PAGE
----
Taking Steps

Review by Willard Manus

The Odyssey Theatre Ensemble seems to do an Alan Ayckbourn play every year, and 2009 is no different. This time out the company caught up with the famed British playwright's 23rd play, TAKING STEPS, which was first produced in 1979. It's typically Ayckbourn in the way it toys with space and/or time, mixes realism with farce, deals with people's flaws and follies in a light, playful way.

TAKING STEPS is set in The Pines, an English manor where Elizabeth (Melanie Lora) and her husband Roland (Marty Ryan) live in uneasy cohabitation. Lizzie, as she proudly states (and demonstrates with exaggerated leg kicks and pirouettes), is a dancer who feels trapped by marriage. When the play opens she is filling her brother Mark's (Andy Hoff) ears with her marital woes.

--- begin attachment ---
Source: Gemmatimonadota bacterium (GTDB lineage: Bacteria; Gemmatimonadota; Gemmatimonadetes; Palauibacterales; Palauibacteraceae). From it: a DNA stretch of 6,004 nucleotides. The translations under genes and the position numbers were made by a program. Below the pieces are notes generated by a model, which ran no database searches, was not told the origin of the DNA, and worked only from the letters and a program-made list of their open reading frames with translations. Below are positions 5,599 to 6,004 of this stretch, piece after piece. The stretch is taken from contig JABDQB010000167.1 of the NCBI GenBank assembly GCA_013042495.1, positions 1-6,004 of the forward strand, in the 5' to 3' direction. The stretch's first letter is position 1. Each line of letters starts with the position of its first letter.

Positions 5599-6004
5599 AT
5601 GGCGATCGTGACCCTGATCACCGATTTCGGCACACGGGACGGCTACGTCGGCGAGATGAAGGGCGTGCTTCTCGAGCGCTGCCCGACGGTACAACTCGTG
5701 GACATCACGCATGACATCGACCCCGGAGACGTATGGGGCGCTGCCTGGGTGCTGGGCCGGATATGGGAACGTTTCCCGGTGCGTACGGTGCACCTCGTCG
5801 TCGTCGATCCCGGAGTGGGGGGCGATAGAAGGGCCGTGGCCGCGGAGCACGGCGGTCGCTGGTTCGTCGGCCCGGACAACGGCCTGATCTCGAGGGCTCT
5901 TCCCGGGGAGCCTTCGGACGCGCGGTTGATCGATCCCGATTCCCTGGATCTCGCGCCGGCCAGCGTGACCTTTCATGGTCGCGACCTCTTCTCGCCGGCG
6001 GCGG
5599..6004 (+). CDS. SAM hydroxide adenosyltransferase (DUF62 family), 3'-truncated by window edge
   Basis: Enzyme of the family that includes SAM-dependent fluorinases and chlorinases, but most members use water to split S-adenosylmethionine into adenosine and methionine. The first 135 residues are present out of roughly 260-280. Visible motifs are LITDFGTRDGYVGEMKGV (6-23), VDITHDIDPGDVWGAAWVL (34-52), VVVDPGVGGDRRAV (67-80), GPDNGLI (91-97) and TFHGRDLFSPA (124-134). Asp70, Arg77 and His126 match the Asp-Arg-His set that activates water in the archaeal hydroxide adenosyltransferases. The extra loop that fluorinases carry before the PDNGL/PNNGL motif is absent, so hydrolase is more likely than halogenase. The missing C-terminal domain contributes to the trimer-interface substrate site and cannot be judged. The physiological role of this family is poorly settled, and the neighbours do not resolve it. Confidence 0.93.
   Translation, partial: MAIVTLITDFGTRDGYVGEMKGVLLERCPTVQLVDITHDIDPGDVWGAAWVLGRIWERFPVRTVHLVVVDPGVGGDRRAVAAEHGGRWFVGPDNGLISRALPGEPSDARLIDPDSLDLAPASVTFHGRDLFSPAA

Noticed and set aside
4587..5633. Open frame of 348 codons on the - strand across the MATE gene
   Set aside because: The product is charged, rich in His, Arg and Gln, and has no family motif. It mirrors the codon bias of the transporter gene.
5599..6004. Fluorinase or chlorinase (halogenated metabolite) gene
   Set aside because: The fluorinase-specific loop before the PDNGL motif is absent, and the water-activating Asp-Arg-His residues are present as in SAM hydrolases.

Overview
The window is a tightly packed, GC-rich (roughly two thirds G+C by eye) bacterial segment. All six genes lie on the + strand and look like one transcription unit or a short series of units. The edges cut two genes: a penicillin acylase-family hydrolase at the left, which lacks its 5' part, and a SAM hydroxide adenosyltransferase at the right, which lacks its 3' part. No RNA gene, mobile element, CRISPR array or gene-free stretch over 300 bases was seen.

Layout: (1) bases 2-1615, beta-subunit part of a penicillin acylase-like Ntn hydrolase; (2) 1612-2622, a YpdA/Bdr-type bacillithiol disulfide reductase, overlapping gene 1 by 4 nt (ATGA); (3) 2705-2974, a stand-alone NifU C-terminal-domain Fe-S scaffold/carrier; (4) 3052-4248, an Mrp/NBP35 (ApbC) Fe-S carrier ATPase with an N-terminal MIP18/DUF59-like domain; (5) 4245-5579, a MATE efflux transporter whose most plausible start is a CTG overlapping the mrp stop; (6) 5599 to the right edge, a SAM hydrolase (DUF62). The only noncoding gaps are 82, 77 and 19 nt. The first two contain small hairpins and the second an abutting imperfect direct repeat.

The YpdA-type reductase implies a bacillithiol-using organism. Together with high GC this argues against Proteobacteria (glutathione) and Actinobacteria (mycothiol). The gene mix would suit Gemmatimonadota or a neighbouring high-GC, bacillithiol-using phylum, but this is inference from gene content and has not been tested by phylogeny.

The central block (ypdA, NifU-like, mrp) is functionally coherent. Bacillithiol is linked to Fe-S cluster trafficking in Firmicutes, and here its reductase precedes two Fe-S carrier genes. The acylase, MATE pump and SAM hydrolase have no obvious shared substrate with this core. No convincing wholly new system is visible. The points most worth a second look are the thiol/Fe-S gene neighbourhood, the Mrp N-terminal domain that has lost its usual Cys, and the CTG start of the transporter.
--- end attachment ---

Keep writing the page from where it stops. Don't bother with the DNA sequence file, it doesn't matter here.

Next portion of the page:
Mark's got his own problems with the opposite sex, having hooked up with a sexy but far-out girl, Kitty (Kate Rylie) whose punk values clash with his conservative nature. Also caught up in the flow are Tristam (Jonathan Runyon), a well-meaning but slightly spacey young lawyer, and Leslie (Bernard White), the Harley-riding owner of the manor who shows up to collect the rent.

The manor itself is, like most Ayckbourn sets, an integral character in the play. It contains an attic room (and adjoining toilet), a bedroom, a living room and connecting stairs and passageways. In most Ayckbourn plays, there'd be an all-in-one, multi-level microcosm of the house; this time around, though, the playwright has come up with a fiendishly clever and original device. Each time a character must go up or down the stairs, he bends at the knee and makes like Groucho while miming the action. The plot is just as clever and funny, taking such ingredients as mistaken identity, befuddled thinking and bad behavior, and whipping them up into a frothy, tasty melange.

2055 S. Sepulveda Blvd. (310) 477-2055 or odysseytheatre.com